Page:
He often brings up the topic of his own faith. It really gets to me.
(Just to point this out, now would be a good time to read that disclaimer on the left about me not speaking for my employer)
I'm a Democrat from a rural area. That's an increasingly rare statement. Somehow, in the last 25 years, the Democratic party has lost its position with hard-working, religious, rural America. My church growing up didn't have this rabid obsession with homosexuality and abortion (See the ELCA's statements on homosexuality, abortion, and the death penalty).
The Democratic Party has been doing terribly with religious groups. Partially, it's due to the galvanizing effect of Roe v. Wade, when socially conservative Christians really began to take an interest in the political process.
It bothers me that Christians can blindly follow the Republican Party while they're gutting social services, starting wars, stuffing cronies into the bureaucracy, and suffering lobbying ethics scandals. I'm no Biblical scholar, but I remember there being a lot more in there about helping the poor that what you would assume by the way the party is acting. So I'm glad Carter is saying something about it. Somebody has to.
My brothers and I get our humor from our Dad's side, where coming up with the off-hand, one-line witty comment is a form of sport. My mother's side is much more the memorize-a-joke type. Family events with that side is an exercise in bearing through an onslaught of jokes that you've likely heard before or didn't want to hear in the first place.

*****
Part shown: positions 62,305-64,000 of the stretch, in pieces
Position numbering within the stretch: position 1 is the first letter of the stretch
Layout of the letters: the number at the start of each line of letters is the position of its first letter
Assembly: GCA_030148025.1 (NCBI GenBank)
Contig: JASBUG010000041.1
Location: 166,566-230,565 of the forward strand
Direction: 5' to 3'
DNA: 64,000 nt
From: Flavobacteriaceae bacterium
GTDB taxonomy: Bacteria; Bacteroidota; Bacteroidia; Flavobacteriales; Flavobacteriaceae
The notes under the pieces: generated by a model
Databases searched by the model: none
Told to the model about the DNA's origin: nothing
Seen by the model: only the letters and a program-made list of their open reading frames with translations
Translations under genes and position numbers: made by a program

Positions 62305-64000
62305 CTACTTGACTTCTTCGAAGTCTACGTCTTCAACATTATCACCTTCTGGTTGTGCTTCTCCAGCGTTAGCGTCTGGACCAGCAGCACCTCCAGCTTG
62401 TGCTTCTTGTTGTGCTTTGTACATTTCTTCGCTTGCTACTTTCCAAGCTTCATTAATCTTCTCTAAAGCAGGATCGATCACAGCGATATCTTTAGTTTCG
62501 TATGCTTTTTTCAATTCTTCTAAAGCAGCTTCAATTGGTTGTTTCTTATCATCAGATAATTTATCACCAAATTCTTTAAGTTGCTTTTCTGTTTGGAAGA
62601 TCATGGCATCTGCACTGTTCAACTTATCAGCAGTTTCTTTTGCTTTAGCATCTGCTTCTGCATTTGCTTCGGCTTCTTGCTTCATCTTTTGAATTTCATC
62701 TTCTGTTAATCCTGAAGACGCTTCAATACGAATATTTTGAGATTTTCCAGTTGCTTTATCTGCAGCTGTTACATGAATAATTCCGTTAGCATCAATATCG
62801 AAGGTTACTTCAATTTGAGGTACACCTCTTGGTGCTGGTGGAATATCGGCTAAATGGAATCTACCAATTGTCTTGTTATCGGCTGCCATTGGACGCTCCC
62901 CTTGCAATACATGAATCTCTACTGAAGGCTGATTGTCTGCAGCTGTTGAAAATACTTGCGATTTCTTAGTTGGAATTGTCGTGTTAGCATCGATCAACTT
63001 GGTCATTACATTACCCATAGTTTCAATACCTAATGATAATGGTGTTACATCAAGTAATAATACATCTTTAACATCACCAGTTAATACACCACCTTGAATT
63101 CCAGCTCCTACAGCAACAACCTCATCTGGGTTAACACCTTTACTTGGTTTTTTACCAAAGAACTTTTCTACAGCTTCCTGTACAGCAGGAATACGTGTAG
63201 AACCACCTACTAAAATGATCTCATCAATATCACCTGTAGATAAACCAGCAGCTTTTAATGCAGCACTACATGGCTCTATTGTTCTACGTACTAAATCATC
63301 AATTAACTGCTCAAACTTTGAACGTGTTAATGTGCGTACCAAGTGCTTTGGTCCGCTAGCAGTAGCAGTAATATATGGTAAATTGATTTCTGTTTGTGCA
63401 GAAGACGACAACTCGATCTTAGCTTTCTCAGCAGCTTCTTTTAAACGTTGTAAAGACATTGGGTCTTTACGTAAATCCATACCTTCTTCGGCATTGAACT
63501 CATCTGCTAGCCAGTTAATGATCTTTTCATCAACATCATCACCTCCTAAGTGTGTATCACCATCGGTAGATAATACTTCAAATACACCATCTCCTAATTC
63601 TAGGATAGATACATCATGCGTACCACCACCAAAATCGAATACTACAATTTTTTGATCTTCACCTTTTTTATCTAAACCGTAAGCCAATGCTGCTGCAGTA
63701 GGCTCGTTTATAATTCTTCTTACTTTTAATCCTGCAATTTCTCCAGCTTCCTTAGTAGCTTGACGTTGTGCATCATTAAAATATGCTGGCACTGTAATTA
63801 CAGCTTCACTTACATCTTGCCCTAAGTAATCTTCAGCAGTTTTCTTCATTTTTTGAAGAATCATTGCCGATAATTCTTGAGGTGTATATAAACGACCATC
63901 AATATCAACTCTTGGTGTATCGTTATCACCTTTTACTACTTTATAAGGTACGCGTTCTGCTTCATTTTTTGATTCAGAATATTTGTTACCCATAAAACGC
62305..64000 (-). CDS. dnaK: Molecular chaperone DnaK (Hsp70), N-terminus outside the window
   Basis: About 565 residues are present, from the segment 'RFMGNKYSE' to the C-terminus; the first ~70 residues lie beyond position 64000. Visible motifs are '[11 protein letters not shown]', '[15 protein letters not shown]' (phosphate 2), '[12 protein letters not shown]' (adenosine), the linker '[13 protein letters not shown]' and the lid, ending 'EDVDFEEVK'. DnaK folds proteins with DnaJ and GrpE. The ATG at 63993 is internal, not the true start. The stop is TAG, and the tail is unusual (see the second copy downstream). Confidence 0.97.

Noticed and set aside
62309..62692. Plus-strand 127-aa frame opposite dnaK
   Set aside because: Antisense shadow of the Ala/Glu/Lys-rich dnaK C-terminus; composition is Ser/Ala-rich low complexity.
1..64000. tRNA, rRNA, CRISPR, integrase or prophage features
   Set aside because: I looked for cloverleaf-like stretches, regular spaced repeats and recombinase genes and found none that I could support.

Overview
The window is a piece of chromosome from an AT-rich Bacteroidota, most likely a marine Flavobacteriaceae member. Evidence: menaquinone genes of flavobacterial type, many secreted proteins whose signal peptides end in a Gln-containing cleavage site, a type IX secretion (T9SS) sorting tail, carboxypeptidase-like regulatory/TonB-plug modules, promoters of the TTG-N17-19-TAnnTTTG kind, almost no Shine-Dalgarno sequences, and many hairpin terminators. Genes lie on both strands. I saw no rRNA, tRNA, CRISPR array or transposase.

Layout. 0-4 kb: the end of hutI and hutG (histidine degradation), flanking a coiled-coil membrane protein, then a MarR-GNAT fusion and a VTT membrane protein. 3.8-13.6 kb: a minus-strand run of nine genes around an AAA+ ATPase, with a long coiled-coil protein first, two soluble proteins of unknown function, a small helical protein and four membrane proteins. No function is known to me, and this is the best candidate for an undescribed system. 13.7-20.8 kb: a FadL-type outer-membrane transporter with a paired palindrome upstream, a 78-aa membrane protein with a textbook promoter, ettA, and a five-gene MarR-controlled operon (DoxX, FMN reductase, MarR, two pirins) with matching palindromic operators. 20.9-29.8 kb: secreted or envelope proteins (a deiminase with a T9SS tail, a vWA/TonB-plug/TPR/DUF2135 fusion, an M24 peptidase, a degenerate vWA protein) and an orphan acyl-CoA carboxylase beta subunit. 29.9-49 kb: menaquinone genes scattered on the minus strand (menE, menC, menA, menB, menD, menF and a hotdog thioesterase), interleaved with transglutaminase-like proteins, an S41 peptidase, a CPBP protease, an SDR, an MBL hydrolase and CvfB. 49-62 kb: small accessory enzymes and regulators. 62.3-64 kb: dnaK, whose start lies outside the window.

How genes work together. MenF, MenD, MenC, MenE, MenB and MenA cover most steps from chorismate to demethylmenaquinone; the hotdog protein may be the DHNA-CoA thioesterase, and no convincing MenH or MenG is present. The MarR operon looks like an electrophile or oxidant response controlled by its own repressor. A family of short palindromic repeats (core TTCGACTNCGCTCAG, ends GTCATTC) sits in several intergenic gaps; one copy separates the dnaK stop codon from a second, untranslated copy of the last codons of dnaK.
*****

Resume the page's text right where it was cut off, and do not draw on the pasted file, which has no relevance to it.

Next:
The first key to dry witty humor is speed--in conversation, after a statement is made, one has a split-second to come up with something and spit it out or it's not worth saying. For me, this has become almost reflexive.
The second key is the deadpan delivery--after the line, one must remain relatively serious. The deliverer can't "push his own joke" by trying to instigate laughter by laughing himself.
Back in the Midwest, I never really had a problem with people understanding when I was and was not joking. This style of humor is simply endemic to the region. Letterman and Carson are from from Indiana and Nebraska. On public radio, think of Wisconin's Feldman's Whad'ya Know? or Minnesota's Keillor's Prairie Home Companion. Feldman's career is based on the wise crack. In Keillor's funniest moments, he's delivering the material with the utmost earnestness and sincerity.
Sometimes on the weekends, I force fellow car occupants to listen A Prairie Home Companion. They don't get why it's funny.
Now, living in California, I find there to be a bit of a humor barrier. Much too frequently, one of my comments will result in a blank stare back at me. Oftentimes, people don't understand that I'm joking; they wonder why I would say such an odd and random thing. Sometimes, they begin debating me on the point. I have to then stop them and explain that I was being sarcastic--I didn't mean what I said.
This has become a minor annoyance in my day-to-day life.
Owner Sentenced for Torching House
The house was here.